Jim Taylor's Columns - 'Soft Edges' and 'Sharp Edges'

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No one should live in fear

Author: Jim Taylor

Sunday June 27, 2021


When parliament recesses for the summer, members who do not expect to run again have an opportunity to speak about their experience. Most of them praise the institution and their colleagues effusively. 

            Nunavut MP Mumilaaq Qaqqaq didn’t. 

            Ottawa’s only Innu MP, she launched a blistering attack on the racism and prejudice endemic in a system built around aging white males in suits. 

            “Every time I walk on to House of Common grounds, speak in these chambers, I’m reminded every step of the way I don’t belong here,” Qaqqaq began.

            Even as an MP, she said, “I have never felt safe or protected in my position.” Security guards follow her, suspicious about a seeming outsider – young, female, and non-white – wandering in those hallowed halls. 

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It just wells up inside

Author: Jim Taylor

Thursday June 24, 2021


Sofie Hartwick is an anomaly – a gifted pianist who doesn’t read music, doesn’t know what she’s going to play before she starts, and never repeats herself. 

            And plays beautiful music just the same. 

            Sofie – I’m using her first name because I think of her as part of my church family – is somewhere on the autism spectrum. Where, doesn’t matter. Typically, she plays a totally spontaneous piece for about three minutes at the conclusion of our church’s sermon/reflection/homily.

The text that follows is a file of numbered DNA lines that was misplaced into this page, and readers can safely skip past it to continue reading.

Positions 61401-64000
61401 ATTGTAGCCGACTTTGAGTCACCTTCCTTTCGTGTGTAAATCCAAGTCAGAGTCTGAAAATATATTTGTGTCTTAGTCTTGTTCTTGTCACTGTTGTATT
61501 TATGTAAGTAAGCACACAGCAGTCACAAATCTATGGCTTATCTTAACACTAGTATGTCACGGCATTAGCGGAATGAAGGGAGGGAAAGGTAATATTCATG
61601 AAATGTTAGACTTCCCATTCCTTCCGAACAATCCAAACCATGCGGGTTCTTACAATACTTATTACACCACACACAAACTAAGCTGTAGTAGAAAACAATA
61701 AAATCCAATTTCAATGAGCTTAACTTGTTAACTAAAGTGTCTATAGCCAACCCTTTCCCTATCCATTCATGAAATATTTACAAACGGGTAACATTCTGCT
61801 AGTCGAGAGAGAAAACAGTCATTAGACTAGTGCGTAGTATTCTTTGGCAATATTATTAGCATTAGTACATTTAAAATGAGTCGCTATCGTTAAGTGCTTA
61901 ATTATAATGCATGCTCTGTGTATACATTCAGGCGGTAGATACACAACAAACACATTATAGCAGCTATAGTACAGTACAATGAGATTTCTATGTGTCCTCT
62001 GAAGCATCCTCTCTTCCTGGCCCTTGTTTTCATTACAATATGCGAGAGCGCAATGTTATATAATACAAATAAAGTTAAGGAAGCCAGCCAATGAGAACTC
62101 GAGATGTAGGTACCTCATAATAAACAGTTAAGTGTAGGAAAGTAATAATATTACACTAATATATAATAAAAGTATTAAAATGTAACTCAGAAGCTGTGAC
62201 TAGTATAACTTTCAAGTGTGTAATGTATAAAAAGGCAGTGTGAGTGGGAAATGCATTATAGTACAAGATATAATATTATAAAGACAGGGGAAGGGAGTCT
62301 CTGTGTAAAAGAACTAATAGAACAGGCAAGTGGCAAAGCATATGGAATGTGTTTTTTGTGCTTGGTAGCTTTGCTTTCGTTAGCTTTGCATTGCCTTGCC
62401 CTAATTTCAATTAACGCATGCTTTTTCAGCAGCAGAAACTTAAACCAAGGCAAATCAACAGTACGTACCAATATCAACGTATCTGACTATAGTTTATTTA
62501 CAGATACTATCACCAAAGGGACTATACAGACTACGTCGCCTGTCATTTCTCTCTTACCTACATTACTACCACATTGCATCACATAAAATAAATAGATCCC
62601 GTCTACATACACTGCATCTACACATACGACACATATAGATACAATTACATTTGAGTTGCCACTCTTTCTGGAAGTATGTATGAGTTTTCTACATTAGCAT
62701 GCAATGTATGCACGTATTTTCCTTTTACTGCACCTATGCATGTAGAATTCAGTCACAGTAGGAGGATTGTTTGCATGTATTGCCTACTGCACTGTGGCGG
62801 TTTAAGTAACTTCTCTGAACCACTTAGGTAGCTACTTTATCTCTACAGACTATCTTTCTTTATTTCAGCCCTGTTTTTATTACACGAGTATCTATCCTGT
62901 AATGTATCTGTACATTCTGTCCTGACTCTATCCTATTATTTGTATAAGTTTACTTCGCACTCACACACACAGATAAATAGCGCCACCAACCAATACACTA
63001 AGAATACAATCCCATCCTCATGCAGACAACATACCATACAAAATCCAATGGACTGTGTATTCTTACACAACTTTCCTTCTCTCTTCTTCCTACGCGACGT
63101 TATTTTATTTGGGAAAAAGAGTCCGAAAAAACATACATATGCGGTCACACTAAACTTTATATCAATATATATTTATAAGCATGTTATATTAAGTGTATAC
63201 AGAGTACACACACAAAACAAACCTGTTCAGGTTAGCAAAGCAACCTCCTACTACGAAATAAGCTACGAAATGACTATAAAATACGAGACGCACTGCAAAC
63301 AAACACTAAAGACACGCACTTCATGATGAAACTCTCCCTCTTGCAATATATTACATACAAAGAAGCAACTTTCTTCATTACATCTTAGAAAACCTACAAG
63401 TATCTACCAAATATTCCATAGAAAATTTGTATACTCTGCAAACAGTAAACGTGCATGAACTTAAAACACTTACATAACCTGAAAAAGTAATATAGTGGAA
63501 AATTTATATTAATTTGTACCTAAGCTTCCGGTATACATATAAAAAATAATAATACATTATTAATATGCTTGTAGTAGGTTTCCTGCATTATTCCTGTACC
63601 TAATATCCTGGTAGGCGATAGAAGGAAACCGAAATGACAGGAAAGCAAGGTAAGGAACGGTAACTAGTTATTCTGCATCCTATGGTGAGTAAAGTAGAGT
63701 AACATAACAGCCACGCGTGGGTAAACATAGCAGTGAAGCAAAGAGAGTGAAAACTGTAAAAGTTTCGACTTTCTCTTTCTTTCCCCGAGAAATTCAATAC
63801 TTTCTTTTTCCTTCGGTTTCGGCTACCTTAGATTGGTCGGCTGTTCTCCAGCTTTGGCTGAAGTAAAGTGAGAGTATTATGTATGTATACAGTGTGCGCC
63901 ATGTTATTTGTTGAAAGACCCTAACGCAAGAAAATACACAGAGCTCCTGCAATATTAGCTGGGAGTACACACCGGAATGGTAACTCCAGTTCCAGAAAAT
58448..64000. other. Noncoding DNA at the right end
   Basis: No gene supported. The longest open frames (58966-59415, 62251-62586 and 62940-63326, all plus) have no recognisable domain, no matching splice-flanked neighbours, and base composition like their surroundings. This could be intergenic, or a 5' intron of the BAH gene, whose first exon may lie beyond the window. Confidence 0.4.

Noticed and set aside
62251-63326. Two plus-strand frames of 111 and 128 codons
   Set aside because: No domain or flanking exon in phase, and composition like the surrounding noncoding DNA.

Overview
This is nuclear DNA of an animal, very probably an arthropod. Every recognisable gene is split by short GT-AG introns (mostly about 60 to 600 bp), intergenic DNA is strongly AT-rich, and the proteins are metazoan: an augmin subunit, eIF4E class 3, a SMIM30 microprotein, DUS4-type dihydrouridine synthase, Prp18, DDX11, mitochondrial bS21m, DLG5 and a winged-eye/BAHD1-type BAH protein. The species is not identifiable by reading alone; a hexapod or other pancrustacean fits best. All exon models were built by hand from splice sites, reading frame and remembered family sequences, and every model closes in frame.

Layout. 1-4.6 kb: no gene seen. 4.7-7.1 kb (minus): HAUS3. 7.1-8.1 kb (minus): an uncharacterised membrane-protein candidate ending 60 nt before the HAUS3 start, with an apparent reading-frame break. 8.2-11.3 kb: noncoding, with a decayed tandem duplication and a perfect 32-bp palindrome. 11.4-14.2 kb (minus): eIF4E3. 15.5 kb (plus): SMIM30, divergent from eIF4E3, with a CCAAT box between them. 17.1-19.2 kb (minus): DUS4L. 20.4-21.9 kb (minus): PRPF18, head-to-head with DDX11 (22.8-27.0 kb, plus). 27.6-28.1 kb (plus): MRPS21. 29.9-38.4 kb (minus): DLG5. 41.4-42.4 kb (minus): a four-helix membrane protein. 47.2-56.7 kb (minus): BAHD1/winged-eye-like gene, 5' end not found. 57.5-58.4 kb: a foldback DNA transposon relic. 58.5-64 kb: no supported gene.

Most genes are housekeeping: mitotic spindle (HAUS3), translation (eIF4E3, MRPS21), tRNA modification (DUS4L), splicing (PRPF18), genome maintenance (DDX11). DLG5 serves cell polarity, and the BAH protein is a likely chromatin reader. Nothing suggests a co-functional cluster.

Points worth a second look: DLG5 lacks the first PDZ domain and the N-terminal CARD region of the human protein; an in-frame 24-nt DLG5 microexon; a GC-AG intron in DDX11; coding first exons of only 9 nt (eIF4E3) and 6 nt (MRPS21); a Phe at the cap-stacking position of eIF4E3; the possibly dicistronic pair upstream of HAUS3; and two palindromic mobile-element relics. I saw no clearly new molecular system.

Something in the minister’s words sets up a musical thought pattern for her. Perhaps it defines the tempo she’ll play at, or the key she’ll play in. And then she starts playing. 

            And the rest of us listen in awe. 


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Categories: Soft Edges

Tags: piano, Sofie, CD




Musings on Father’s Day

Author: Jim Taylor

Sunday June 20, 2021


 Father’s Day feels somewhat hypocritical. 

            On the one hand, we’re supposedly praising fathers for all the contributions they make to children’s growth and emotional stability. 

            And on the other hand, fathers are the only social group that can safely be ridiculed, scorned, and denigrated without inciting some kind of mass protest. 

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What’s a father anyway?

Author: Jim Taylor

Thursday June 17, 2021


It’s Father’s Day this weekend.